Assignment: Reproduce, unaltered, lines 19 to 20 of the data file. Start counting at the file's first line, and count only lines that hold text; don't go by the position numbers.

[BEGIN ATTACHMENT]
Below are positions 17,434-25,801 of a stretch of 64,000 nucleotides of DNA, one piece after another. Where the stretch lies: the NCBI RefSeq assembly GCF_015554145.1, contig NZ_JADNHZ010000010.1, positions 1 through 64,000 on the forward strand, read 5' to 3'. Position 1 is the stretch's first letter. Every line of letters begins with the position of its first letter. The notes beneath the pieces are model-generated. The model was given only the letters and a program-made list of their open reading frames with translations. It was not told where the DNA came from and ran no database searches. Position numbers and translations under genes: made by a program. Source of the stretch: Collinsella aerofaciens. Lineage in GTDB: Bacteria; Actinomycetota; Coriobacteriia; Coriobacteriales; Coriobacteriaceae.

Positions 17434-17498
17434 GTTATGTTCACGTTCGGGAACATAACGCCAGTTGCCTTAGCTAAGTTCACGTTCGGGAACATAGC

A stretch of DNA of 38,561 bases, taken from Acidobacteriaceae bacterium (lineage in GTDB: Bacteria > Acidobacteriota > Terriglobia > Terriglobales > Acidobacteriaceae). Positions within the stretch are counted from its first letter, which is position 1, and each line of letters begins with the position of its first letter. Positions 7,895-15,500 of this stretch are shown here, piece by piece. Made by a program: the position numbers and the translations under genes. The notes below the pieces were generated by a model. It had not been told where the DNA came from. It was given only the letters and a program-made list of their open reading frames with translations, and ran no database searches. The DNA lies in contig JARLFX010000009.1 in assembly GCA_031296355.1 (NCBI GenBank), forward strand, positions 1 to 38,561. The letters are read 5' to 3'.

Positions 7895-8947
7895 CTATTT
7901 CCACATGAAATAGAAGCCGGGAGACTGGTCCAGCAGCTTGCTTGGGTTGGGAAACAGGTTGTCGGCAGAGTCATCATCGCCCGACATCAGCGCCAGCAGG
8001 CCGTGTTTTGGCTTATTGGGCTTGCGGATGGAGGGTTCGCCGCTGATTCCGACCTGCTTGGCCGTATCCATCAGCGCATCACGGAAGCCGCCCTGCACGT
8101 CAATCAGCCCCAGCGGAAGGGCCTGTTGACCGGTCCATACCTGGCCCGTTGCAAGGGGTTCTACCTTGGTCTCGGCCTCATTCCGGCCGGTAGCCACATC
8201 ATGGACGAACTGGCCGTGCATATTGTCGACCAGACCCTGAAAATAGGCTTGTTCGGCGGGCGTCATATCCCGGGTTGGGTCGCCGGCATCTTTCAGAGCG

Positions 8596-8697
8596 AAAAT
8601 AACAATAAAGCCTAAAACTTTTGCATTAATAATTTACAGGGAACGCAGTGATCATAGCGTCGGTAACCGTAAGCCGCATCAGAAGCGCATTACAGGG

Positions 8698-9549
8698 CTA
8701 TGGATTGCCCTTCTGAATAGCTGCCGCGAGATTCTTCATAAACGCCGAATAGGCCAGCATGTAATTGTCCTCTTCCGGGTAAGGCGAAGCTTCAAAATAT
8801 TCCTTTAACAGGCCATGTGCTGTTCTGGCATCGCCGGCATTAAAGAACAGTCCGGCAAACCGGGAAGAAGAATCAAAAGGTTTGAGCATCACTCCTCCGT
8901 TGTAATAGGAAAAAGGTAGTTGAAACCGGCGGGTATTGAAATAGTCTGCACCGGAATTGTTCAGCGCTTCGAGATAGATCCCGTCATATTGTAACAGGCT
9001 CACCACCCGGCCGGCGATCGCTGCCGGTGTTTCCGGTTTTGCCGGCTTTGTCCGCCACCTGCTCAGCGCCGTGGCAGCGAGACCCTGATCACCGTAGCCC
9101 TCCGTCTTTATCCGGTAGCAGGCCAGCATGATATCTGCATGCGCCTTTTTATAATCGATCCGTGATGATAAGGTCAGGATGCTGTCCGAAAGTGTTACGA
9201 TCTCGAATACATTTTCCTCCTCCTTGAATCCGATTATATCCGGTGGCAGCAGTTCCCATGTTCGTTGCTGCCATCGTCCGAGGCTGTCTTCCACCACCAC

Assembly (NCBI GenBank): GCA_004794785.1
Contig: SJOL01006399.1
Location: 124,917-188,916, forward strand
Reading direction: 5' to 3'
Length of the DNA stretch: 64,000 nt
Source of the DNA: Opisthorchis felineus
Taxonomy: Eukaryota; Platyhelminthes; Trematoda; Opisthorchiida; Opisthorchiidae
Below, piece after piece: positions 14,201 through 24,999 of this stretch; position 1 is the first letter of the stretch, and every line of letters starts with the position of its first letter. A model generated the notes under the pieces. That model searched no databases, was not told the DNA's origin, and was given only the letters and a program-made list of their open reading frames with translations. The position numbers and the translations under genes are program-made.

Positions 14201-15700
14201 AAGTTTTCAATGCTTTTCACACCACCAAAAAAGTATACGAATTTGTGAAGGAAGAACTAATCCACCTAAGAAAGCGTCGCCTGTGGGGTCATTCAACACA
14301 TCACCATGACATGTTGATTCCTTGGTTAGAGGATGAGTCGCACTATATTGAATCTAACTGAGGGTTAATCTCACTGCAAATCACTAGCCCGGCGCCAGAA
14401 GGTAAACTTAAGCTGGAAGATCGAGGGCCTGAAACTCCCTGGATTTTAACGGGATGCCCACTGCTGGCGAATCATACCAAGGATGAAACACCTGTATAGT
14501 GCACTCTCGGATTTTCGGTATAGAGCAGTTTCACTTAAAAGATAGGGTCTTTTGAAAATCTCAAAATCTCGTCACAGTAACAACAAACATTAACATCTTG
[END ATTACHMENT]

9001 CACCACCCGGCCGGCGATCGCTGCCGGTGTTTCCGGTTTTGCCGGCTTTGTCCGCCACCTGCTCAGCGCCGTGGCAGCGAGACCCTGATCACCGTAGCCC
9101 TCCGTCTTTATCCGGTAGCAGGCCAGCATGATATCTGCATGCGCCTTTTTATAATCGATCCGTGATGATAAGGTCAGGATGCTGTCCGAAAGTGTTACGA